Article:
Family Travel & Holidays

When Sensory Issues Trigger Meltdowns from Our Sensitive Kids

Sensory issues limit daily life for many kids with ADHD. Here, ADDitude readers tell us how they adapt to their kids’ sensory sensitivities, from loud music to laughter to fireworks and beyond.

Sensory processing disorder (SPD) is an inability to sort out external stimuli—making the smallest stimuli unbearable—or the need to search out high-stimulus activities to arouse sluggish senses. When researchers looked at children who showed symptoms of ADHD or SPD, 40 percent showed symptoms of both. It is important that both conditions are identified and treated early. 
Sensory processing disorder (SPD) is an inability to sort out external stimuli—making the smallest stimuli unbearable—or the need to search out high-stimulus activities to arouse sluggish senses. When researchers looked at children who showed symptoms of ADHD or SPD, 40 percent showed symptoms of both. It is important that both conditions are identified and treated early. 

Sensory issues stop many neurodivergent kids from attending fireworks displays, seeing their favorite bands in concert, watching movies in the theater, and even enjoying festivals or theme parks. As their families know all too well, these kids’ sensitive sense of hearing, smell, and/or vision may mean they need shielding from the painful stimuli that surround them.

Here, eight ADDitude readers tell us how they manage their kids’ sensory sensitivities — and avoid tears and sensory meltdowns when the world gets loud and bright. Does your child have sensory difficulties? Share your sensory-safe strategies in the comments below.

“We knew from a very young age that our son was sensitive to bright lights and loud sounds, not to mention large crowds of people. We’ve never gone to the main area in town to see fireworks — we go to a quieter spot a good ways away.” — Alison, Maryland

“We have a family member who’s a race car driver. My daughter wears headphones or earplugs at the track. We watch the sound levels all the time, but we don’t avoid the fun!— An ADDitude Reader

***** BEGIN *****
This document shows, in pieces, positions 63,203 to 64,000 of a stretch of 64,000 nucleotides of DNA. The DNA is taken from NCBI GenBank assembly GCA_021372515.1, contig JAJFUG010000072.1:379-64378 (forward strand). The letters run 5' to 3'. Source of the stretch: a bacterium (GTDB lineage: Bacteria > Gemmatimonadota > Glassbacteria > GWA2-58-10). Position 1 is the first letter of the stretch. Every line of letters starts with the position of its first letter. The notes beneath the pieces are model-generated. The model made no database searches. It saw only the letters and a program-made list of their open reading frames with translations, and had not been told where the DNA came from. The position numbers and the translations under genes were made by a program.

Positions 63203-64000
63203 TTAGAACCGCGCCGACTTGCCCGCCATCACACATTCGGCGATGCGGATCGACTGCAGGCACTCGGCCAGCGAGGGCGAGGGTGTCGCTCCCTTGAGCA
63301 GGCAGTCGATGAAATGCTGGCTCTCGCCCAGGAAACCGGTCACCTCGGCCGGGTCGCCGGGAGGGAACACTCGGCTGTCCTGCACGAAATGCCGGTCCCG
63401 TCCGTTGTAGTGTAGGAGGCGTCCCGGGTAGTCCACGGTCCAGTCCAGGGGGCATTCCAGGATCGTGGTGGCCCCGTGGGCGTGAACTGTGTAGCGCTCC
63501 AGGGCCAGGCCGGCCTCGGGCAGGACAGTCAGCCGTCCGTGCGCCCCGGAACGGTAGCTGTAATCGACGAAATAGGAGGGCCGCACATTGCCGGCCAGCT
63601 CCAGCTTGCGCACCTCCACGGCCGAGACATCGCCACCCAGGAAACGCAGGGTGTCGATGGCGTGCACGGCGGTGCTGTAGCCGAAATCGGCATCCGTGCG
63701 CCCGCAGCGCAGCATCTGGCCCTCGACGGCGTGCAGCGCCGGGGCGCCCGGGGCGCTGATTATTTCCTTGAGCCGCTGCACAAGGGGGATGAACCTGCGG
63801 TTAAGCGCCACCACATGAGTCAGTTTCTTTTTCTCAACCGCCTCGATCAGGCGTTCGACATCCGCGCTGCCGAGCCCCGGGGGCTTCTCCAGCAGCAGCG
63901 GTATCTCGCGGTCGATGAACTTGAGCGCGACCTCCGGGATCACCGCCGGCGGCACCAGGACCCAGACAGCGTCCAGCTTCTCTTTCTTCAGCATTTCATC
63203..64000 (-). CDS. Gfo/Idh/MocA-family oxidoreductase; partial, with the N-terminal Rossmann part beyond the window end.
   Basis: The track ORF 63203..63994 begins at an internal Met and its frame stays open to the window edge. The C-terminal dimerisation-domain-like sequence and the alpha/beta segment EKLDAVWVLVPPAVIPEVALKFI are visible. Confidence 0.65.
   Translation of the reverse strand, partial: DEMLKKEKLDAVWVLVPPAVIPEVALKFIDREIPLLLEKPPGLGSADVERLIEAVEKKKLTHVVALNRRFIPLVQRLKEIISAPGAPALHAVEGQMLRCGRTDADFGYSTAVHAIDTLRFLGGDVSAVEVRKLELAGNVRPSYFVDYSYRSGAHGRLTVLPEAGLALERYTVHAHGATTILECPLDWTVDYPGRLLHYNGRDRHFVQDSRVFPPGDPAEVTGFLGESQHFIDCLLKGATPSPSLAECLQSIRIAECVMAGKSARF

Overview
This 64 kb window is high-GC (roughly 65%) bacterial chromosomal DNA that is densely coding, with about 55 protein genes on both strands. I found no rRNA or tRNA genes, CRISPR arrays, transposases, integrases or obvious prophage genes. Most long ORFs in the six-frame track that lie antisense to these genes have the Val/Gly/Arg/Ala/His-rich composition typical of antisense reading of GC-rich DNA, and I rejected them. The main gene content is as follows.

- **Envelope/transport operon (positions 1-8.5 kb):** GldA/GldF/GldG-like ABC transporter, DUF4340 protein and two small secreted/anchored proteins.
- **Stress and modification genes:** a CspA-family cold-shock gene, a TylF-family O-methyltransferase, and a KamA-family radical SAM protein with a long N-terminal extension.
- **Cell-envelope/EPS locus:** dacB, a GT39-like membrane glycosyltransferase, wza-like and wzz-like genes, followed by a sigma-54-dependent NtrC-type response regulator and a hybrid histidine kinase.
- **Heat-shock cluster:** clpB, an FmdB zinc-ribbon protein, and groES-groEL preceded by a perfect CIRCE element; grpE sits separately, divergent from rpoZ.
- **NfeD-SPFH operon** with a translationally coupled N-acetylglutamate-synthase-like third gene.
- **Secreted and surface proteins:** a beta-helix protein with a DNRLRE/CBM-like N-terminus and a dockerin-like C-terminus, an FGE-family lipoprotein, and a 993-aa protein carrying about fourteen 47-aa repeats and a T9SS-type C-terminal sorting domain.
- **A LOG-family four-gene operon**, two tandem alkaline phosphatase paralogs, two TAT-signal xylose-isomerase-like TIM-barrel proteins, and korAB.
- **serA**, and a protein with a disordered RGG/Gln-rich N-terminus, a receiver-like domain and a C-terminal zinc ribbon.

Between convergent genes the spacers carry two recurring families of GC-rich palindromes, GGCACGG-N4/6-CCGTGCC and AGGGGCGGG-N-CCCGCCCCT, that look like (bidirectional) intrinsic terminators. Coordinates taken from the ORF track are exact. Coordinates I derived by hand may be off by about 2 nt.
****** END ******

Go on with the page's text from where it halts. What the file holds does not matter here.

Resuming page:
“My daughter has always been extremely sensitive to loud noises. She would cry when people sang happy birthday, clapped, or even laughed! She is 11 now and has improved greatly. She doesn’t like these things, but she’s learned to tolerate them with the help of noise-canceling headphones.” — Caron, Canada

[Self-Test: Sensory Processing Disorder in Children]

“It’s been a little disappointing for me as a parent because I love fireworks, and I miss them. But I want my daughter to feel comfortable and safe more than I want to see fireworks shows. It’s a small sacrifice. I think every family needs to balance their collective needs against the needs of their neurodivergent kid.— Lauren, Virginia

“I couldn’t even take my daughter into stores as a baby; they were too bright and noisy. She would cry and scream as soon as we got inside. We tried fireworks when she was about 3 and she started crying as soon as they started. We have only watched them on TV since then.— An ADDitude Reader

“We no longer go to fireworks. Up until age 10, my son hated them and screamed and we had to leave. It was torture. We finally realized it’s just not a match. We tried noise-canceling headphones, and sunglasses, and it just did not work for him. We have awesome fireflies in our area, so we watch those together instead. It’s a great fit for us.” — An ADDitude Reader

“My little one does not like the noise of fireworks, but his sister and father adore them. So he and I stay inside and watch through the door or window, or he covers his ears outside if it’s a smaller cracker, and he can enjoy the sights without the impact of the sounds.— An ADDitude Reader

[Download: Could It Be Sensory Processing Disorder?]

“We are currently going through testing with our 7-year-old, who has had sound sensitivities since he was 2. We’ve avoided firework displays until last year, when he asked to go and we gave him ear defenders. — Louis H.

Sensory Sensitivity in Kids: Next Steps


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